Central banks have not recognized the slow-moving force of aging societies as the root cause of deflation and financial crises since the early 1980s. Every financial crisis since the 1980s involved falling stock and real estate prices, so was deflationary in nature. Just what would have been the natural state of aging societies.

Instead, central banks have done everything to prevent prices from falling. With the best of intentions, they swooped in to stop asset prices from falling by bailing out banks, companies and the government in every financial crisis. With every crisis in the new millennium, their money-printing became more large-scale and frenetic. The balance sheets of central banks have ballooned as a result.

(FED – US Federal Reserve; ECB – European Central Bank; BOJ – Bank of Japan; PBOC – People’s Bank of China)
Source: Yardeni Research

Their actions have contributed to warping the economy and societal landscape: hugely elevated asset prices, not just of stocks but also of debt instruments and real estate. In contrast, the capacity of economies to generate income has diminished. Aging societies are, by definition, doomed to be slow-growth economies. Call them “asset-rich, income-poor” as a hedge fund tycoon did[1].

Unfortunately, the giant stock of wealth is very unevenly split. Wealth inequality is at an extreme. Stocks, bonds and real estate are concentrated in the hands of a small group of super wealthy, mostly elderly. Uber wealthy Elon, Jeff and Mark are some of the exceptions to the rule.

Worse, there is a negative feedback loop at work. Demographic decline has accelerated as young adults cannot afford larger homes required for a family. So they don’t start one. Birth rates have plummeted to new depths in most of the developed world since the Great Financial Crisis in 2008.

The “successful” policies of preventing deflation in asset prices such as stocks, bonds and real estate have made a mockery of free market capitalism. The function of markets to give honest feedback – capitalism’s most redeeming feature – has been curtailed for decades now. Present day capitalism has degenerated into a game where investors are only seeking to front run the actions of central banks, foremost the FED. Central banks are, after all, setting prices. Prices in turn have become rather meaningless pieces of information as they are not the result of supply meeting demand in a free market.

What lies ahead?  DISRUPTION. Of the severe type. We know this from history.

The Soviet Union is a case in point. It did without markets altogether as part of its foundational creed. Communists figured that markets were a waste, their feedback inferior to centralized decision-making by technocrats. Lesser known, Soviet society also began its aging process long before Western countries followed suit. The combo of an aging society and lack of free market is crucial to understand the collapse of the Soviet Union. Eventually the collapse led to increased liberty for most and an improvement of living standards for all. But the initial cost of the collapse was huge for the majority of the population. The economic meltdown led to high unemployment, poverty and alcoholism. Life expectancy dropped precipitously.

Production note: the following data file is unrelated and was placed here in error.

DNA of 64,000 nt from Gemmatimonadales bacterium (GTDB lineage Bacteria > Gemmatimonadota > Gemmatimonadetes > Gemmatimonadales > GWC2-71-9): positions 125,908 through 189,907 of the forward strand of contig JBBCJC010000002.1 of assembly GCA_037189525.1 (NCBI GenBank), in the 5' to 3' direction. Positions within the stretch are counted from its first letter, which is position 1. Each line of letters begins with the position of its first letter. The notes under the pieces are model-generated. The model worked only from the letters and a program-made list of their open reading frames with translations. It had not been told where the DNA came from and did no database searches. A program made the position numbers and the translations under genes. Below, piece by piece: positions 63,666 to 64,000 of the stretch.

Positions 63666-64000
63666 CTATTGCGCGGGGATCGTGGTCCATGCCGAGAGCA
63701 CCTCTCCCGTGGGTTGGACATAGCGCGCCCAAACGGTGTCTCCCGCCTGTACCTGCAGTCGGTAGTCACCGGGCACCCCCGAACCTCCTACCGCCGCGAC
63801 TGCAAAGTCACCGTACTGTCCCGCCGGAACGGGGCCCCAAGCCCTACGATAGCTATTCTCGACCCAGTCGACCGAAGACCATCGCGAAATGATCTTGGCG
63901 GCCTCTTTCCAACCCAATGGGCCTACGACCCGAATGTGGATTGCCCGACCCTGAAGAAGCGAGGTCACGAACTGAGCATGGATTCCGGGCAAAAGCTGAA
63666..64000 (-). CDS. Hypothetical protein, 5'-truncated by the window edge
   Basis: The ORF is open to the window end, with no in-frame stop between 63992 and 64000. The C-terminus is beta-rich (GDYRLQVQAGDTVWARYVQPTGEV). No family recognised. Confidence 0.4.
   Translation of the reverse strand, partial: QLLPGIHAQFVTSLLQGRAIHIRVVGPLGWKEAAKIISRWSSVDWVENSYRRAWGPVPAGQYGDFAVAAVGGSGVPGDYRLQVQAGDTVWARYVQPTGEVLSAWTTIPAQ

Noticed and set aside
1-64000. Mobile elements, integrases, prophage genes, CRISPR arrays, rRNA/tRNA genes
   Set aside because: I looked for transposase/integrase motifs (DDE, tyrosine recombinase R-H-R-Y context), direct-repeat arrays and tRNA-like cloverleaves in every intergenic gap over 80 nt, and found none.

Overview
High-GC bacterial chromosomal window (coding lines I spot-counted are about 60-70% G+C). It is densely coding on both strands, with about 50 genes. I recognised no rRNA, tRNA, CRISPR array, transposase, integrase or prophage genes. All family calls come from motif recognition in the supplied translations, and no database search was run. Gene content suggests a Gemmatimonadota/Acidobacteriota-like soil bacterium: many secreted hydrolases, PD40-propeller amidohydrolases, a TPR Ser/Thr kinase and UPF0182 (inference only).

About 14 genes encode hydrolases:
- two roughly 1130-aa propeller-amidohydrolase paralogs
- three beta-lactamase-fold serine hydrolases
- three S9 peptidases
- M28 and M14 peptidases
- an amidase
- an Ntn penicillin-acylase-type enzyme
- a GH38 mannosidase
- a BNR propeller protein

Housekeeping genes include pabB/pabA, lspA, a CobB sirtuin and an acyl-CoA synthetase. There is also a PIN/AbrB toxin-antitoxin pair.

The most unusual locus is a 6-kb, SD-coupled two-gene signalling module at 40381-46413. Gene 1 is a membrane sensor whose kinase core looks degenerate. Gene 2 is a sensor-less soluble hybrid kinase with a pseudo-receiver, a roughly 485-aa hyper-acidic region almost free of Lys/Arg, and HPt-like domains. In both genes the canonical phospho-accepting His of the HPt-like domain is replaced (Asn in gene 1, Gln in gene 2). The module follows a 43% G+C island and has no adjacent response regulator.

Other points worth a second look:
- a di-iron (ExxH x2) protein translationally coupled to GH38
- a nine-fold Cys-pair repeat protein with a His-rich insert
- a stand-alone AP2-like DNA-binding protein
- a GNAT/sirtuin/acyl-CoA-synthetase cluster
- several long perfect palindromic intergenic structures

This combo of aging society and lack of free market has now been at work in the developed world for decades too. The outcome will be the same – severe disruption.

Do not despair. And don’t get angry. We may take comfort from the fact that evolution has not prepared us for the challenges of an aging society.

In the contrary: the process of aging holds the beauty to remind us of our shared humanness, including our many imperfections. As we grow old and struggle with reduced capacities, we may find comfort in the fact that others of similar age undergo the same. Anywhere in the world. Of any creed or skin color. Aging creates a bonding experience. We may look at each other less as competitors or even enemies than as fellows on the journey of life, where some of the highest prizes – internal peace, lasting relationships, and enjoyment of nature – are often held out for late in life. As we come to see and accept our own limitations, we hopefully develop love for all forms of life which all come with their own limitations and imperfections.

But in order to master the massive challenges ahead we must get ourselves in “good shape” first.

Getting into and maintaining “good shape” requires an understanding of the “economics” of our lives. Yes, money matters. It makes the world go round …

…. even if may briefly stop it when disruption comes. In order to not fall prey to messages of hate towards others, the standard human “response” in a crisis situation, we need to understand the root causes of the disruption and regime change ahead. A profound comprehension of the demographic, economic and financial forces at work will help us develop strategies to build resilience and deal with the mayhem. The strategy to cope involves all key areas in life including where to live, how to work, what to study, how to save and invest and how to build relationships.

Building on the Guiding Principles laid out in these 10 chapters, my blog translates the insights from the linkage of demography, economics and finance into practical lessons for your life. 

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[1] Warsh, K., & Druckenmiller, S. (2014, June 19). The Asset-Rich, Income-Poor Economy. Hoover Institution. Retrieved February 26, 2024, from